Health benefits of blue spaces have been less studied compared with other urban natural environments. As a type of blue space, beaches are also affected by this lack of evidence, despite their cultural and economic importance in lots of coastal regions all over the world. Based on secondary health data from 3192 participants of the Health Survey of Barcelona 2016, we conducted a logit regression analysis to explore the relationship between people's general health and beach proximity from their dwelling place, controlling for several health determinants. Our main results suggested that having good general health was less likely for a 1-km increase in the linear distance to the closest beach from people's dwelling places (OR: 0.93; 95% CI: 0.87, 1.00). Moreover, the probability of having good general health was 45% higher for people living in the first 2 km from the beach (OR: 1.45; 95% CI: 1.01, 2.09), relative to those living >5-10 km from it. Also, these health effects were stronger for people with a low family income. These findings contribute to grow the currently small body of research related to health benefits of beach spaces. Likewise, they encourage fostering the use of these spaces for health promotion in cities, as well as protecting them and improving their accessibility and safety. Further research should lean towards the underlying causes of these health benefits linked to people's exposure to beach spaces.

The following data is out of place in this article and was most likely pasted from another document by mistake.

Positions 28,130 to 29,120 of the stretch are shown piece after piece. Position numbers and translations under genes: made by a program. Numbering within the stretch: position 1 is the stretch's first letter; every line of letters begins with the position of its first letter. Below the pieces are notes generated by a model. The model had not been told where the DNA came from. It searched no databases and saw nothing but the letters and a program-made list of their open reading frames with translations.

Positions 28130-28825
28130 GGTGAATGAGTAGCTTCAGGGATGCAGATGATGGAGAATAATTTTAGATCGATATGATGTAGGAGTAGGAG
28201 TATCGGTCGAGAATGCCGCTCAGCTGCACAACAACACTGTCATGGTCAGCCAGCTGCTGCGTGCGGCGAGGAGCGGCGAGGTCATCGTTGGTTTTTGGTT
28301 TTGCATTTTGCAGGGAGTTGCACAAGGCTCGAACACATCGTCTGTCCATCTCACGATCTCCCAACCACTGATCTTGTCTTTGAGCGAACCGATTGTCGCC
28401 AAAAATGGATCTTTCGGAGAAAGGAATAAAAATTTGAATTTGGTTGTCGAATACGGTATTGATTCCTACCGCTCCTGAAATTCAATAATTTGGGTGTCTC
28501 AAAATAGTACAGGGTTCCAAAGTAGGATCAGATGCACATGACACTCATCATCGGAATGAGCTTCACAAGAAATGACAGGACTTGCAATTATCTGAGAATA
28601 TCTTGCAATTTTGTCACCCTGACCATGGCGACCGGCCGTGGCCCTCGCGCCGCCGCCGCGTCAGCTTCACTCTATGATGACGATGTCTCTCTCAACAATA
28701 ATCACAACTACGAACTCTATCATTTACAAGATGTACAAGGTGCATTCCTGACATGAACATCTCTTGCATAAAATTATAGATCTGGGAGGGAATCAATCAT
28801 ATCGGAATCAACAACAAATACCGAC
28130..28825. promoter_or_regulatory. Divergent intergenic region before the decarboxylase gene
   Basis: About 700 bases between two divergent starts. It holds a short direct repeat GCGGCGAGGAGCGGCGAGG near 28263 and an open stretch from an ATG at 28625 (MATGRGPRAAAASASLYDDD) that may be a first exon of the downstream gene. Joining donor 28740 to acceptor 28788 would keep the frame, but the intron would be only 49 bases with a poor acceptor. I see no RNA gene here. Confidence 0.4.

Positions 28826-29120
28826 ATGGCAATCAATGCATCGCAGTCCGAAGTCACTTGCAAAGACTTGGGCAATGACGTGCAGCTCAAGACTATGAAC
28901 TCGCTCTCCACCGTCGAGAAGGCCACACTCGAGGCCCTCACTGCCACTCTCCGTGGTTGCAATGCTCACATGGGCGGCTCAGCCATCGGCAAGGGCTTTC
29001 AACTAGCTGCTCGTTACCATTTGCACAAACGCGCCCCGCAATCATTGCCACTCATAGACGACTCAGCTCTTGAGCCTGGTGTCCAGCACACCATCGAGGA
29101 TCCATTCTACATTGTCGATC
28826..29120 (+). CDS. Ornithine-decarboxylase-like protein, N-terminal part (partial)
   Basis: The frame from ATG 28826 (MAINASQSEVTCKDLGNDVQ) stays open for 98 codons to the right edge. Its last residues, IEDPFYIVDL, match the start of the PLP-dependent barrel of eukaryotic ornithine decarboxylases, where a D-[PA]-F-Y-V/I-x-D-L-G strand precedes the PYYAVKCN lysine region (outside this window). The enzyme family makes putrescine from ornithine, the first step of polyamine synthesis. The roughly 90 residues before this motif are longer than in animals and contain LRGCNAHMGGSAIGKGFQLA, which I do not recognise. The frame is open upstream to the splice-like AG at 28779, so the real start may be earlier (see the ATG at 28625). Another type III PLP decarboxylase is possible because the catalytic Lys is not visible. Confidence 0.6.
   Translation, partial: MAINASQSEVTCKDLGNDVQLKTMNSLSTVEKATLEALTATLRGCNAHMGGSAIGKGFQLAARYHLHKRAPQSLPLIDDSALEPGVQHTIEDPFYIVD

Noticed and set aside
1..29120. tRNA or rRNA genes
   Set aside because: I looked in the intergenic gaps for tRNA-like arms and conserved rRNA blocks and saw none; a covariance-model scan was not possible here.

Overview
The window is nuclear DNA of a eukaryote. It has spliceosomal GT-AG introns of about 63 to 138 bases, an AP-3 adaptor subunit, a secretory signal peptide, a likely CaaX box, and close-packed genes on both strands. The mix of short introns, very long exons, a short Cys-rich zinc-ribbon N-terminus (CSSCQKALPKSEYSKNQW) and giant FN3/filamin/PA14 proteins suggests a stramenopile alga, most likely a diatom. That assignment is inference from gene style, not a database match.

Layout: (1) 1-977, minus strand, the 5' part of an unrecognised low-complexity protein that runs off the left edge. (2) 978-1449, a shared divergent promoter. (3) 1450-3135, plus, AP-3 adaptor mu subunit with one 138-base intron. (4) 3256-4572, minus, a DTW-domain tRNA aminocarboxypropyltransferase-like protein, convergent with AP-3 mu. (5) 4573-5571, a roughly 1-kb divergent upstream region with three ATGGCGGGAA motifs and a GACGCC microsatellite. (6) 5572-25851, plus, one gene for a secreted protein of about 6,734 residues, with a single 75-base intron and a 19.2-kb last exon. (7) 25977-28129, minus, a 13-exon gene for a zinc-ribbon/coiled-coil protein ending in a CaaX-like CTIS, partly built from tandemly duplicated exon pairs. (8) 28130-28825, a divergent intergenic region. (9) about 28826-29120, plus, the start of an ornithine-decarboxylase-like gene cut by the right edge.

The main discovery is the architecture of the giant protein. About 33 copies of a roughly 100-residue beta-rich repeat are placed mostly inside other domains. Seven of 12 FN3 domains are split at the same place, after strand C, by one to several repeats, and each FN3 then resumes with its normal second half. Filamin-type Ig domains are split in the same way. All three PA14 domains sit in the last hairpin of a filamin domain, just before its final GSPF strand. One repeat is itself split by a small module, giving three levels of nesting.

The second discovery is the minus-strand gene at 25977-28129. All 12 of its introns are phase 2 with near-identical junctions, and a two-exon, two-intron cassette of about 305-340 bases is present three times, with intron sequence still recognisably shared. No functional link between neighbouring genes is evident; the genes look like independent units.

Keywords: blue spaces; healthy cities; salutogenesis; therapeutic landscapes.
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